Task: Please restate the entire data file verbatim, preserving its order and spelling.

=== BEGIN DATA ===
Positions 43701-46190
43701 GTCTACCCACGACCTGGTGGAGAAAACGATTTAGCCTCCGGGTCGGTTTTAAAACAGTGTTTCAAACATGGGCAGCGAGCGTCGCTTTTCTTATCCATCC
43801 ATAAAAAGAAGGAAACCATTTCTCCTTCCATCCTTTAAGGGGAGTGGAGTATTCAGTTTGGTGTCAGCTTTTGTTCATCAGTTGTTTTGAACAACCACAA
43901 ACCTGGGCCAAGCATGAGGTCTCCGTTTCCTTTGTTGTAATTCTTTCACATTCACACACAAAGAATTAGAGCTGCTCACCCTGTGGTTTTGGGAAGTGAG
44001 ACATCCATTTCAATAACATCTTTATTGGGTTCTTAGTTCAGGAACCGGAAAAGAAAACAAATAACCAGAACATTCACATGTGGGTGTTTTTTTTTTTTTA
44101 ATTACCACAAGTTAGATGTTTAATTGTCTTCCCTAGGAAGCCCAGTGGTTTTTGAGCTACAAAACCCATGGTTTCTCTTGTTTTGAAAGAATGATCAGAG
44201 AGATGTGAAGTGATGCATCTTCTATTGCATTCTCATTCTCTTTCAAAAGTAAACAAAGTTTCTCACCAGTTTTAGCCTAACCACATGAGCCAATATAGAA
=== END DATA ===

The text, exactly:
Positions 43701-46190
43701 GTCTACCCACGACCTGGTGGAGAAAACGATTTAGCCTCCGGGTCGGTTTTAAAACAGTGTTTCAAACATGGGCAGCGAGCGTCGCTTTTCTTATCCATCC
43801 ATAAAAAGAAGGAAACCATTTCTCCTTCCATCCTTTAAGGGGAGTGGAGTATTCAGTTTGGTGTCAGCTTTTGTTCATCAGTTGTTTTGAACAACCACAA
43901 ACCTGGGCCAAGCATGAGGTCTCCGTTTCCTTTGTTGTAATTCTTTCACATTCACACACAAAGAATTAGAGCTGCTCACCCTGTGGTTTTGGGAAGTGAG
44001 ACATCCATTTCAATAACATCTTTATTGGGTTCTTAGTTCAGGAACCGGAAAAGAAAACAAATAACCAGAACATTCACATGTGGGTGTTTTTTTTTTTTTA
44101 ATTACCACAAGTTAGATGTTTAATTGTCTTCCCTAGGAAGCCCAGTGGTTTTTGAGCTACAAAACCCATGGTTTCTCTTGTTTTGAAAGAATGATCAGAG
44201 AGATGTGAAGTGATGCATCTTCTATTGCATTCTCATTCTCTTTCAAAAGTAAACAAAGTTTCTCACCAGTTTTAGCCTAACCACATGAGCCAATATAGAA